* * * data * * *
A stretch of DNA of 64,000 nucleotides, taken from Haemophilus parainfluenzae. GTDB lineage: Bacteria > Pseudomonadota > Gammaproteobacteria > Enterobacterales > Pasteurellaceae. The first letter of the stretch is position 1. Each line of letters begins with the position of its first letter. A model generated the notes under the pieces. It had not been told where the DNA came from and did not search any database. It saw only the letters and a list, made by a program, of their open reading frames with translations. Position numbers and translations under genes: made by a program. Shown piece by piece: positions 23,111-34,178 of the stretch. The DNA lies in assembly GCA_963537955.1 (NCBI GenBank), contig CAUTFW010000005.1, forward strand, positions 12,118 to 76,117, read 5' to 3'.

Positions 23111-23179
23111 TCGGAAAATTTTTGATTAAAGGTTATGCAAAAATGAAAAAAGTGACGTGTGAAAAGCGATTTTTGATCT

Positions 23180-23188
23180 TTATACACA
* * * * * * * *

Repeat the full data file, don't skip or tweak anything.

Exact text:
A stretch of DNA of 64,000 nucleotides, taken from Haemophilus parainfluenzae. GTDB lineage: Bacteria > Pseudomonadota > Gammaproteobacteria > Enterobacterales > Pasteurellaceae. The first letter of the stretch is position 1. Each line of letters begins with the position of its first letter. A model generated the notes under the pieces. It had not been told where the DNA came from and did not search any database. It saw only the letters and a list, made by a program, of their open reading frames with translations. Position numbers and translations under genes: made by a program. Shown piece by piece: positions 23,111-34,178 of the stretch. The DNA lies in assembly GCA_963537955.1 (NCBI GenBank), contig CAUTFW010000005.1, forward strand, positions 12,118 to 76,117, read 5' to 3'.

Positions 23111-23179
23111 TCGGAAAATTTTTGATTAAAGGTTATGCAAAAATGAAAAAAGTGACGTGTGAAAAGCGATTTTTGATCT

Positions 23180-23188
23180 TTATACACA